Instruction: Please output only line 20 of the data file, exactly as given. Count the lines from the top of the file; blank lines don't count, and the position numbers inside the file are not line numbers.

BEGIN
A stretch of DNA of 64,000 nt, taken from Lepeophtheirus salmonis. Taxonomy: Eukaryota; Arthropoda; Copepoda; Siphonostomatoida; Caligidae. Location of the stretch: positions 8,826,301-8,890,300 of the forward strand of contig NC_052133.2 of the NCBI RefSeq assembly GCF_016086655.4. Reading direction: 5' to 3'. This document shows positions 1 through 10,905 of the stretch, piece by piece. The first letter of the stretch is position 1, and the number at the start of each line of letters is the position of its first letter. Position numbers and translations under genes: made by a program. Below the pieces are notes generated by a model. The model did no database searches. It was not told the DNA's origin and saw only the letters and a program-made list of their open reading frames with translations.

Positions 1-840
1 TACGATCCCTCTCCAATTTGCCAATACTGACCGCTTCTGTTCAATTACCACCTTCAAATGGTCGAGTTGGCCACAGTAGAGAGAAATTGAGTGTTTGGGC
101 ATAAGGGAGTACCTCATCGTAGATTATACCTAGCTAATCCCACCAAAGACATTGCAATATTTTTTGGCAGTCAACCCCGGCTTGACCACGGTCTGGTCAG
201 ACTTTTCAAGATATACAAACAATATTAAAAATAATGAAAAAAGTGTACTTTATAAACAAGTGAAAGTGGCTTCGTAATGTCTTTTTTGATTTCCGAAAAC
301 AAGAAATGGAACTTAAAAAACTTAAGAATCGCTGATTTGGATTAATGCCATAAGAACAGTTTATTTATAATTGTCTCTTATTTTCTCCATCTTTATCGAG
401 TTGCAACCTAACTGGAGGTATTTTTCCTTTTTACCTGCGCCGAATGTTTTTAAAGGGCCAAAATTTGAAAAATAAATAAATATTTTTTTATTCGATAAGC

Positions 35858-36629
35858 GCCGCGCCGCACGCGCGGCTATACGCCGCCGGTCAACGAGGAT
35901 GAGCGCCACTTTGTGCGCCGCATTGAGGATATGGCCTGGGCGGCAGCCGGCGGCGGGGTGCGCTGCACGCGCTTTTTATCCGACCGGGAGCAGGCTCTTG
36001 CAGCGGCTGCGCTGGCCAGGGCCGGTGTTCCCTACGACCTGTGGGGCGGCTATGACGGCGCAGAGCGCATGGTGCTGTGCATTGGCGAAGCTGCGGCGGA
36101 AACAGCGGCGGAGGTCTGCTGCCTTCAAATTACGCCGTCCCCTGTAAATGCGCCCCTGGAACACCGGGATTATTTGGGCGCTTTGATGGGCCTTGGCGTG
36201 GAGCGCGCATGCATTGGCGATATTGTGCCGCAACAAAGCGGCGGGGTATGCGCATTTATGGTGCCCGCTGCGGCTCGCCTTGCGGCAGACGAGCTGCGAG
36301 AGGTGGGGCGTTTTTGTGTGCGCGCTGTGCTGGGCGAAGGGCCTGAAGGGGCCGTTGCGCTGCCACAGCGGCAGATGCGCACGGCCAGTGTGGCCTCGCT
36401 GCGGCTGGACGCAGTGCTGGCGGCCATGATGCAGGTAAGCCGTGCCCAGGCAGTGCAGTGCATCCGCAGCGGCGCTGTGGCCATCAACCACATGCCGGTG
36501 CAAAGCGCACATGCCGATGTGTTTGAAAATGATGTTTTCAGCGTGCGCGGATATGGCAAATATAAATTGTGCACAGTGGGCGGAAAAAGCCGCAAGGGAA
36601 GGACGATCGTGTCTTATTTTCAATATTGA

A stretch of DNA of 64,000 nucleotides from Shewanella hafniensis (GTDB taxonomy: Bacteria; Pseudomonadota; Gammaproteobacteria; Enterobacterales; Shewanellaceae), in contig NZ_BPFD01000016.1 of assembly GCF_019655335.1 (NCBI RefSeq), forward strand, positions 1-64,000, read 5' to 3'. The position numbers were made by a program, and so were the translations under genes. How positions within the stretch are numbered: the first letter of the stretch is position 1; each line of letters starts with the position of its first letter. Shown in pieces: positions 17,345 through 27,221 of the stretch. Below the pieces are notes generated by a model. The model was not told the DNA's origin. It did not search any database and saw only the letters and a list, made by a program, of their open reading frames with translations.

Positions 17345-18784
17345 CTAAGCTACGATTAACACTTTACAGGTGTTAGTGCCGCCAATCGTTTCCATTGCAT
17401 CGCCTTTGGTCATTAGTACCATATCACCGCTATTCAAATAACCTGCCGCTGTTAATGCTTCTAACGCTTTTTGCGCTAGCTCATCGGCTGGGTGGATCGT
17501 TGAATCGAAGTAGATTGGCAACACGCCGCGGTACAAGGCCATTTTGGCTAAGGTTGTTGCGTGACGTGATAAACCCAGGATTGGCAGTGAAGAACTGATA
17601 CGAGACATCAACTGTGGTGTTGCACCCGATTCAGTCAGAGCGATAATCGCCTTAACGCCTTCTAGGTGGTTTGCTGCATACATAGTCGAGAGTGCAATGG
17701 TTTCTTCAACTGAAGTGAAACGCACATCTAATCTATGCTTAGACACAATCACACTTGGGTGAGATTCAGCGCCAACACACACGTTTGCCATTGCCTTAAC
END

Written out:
17345 CTAAGCTACGATTAACACTTTACAGGTGTTAGTGCCGCCAATCGTTTCCATTGCAT